#FridayReads for 3/13
Every Friday, our editors share which books, audiobooks, and comics have been keeping us company throughout the week. This week, a YA novel about a literally haunted teen, an epic history of the Progressive Age from the Pulitzer Prize-winning author of Team of Rivals, startling wise stories from a gifted debut author, and more.
Ashley: The Unbecoming of Mara Dyer has been messing with my mind for months. Every time I see its beautiful but frightening cover while browsing Scribd's YA page, a little voice in my head urges me to read it, wonders why I haven't already read it, repeats the phrase "the unbecoming of Mara Dyer" over and over trying to unpack its strangeness. Unlike Mara, the voices in my head are not dead people or other such hallucinations.
Unlike me, Mara can't get the dead people to stop haunting her by simply reading a book. She tries moving, from Rhode Island to Florida, but her three dead friends follow her. Though she survived the same accident that took her friends' lives, she can't remember anything about it. As the memories slowly come back, they pose more questions than answers. What's really going on here? Does Mara have the ability to kill people with mere thoughts? How does sexy smoker English-accented bad boy love interest Noah Shaw play into all this (besides being hot)? Discerning what's real or not real in Hodkin's haunting debut has me hooked, even as it scares me out of my wits.
Niree: Once, someone asked me where I saw myself in ten years, and I said: I want to know everything. My rational brain knows it's not actually possible to know everything, but between a questionably healthy obsession with Jeopardy and an insatiable lust for the memorization and recitation of facts, I figure I'll make decent headway in this lifetime.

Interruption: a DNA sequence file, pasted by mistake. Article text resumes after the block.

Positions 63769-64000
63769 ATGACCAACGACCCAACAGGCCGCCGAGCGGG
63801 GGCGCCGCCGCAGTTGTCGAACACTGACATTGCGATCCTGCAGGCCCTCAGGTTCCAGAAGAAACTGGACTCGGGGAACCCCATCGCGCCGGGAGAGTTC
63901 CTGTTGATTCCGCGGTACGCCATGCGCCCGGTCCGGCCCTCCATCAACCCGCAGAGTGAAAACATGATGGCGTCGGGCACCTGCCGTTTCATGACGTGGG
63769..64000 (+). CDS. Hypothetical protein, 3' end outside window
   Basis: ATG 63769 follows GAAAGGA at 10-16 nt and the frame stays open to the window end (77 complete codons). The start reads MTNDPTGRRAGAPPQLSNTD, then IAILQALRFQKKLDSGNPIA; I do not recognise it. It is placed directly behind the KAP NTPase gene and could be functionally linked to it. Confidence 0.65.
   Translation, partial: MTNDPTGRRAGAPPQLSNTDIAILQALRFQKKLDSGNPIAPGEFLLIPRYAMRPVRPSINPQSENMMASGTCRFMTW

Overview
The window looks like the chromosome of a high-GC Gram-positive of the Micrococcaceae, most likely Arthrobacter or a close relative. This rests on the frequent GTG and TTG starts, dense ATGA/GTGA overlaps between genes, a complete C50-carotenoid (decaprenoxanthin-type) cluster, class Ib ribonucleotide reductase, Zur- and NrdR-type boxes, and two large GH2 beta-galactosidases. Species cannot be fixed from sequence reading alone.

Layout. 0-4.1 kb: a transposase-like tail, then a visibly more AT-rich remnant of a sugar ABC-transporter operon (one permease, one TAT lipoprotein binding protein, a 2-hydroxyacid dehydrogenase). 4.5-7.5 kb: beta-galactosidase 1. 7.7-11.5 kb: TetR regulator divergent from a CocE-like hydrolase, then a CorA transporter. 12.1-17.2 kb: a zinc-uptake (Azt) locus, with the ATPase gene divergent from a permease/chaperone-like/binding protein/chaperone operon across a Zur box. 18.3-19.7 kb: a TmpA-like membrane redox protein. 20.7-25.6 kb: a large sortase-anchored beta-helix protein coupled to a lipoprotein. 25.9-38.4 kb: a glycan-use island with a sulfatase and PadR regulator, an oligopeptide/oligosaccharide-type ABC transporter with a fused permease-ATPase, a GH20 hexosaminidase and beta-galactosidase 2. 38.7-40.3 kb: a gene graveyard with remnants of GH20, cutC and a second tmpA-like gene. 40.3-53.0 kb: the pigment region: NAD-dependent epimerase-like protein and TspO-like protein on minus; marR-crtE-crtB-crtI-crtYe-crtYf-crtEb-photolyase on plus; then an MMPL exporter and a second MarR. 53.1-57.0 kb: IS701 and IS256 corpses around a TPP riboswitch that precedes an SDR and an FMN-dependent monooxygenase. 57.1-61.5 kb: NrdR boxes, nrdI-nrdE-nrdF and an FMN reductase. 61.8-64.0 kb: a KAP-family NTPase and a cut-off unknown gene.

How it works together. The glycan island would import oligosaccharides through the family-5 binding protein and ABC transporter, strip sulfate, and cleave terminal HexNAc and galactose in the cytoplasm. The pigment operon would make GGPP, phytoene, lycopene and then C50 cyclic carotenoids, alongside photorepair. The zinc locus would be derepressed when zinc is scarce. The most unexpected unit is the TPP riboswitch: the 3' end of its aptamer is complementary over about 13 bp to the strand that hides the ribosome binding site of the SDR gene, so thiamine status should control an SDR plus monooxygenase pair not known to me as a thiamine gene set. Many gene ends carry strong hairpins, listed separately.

One of the best tools I've encountered in my quest for omniscience is The Intellectual Devotional. At 365 pages long, there's a brief but comprehensive lesson for each day of the year. To encourage repetition, each day of the week has a dedicated subject: from Monday history lessons to Wednesday art history, to literature, philosophy, religion, music, and science. With each person, event, concept, or work, there's a brief introduction followed by a more in-depth look at the context or implications of each lesson. Expect to cover everything from real and prime numbers (easy) to moral relativism, and the Peace of Westphalia (more complicated). Keep this invaluable little volume in your back pocket and whip it out the next time you have no idea who or what a Hokusai is.
Justin: In Doris Kearns Goodwin's latest book, we find ourselves at the dawning of a new century, with a president struggling to rouse a recalcitrant congress to act on the most important issues of the day: rising income inequality, a class of wealthy individuals who seem to operate by a different set of rules to the disadvantage of an increasingly squeezed middle class. At the same time, the rules of journalism, especially political journalism, are changing. Eccentric publishers are making large bets on deeply reported long-form essays that explore the widening fissures in American society. The year is 1904, but you could be forgiven for thinking it was 2015.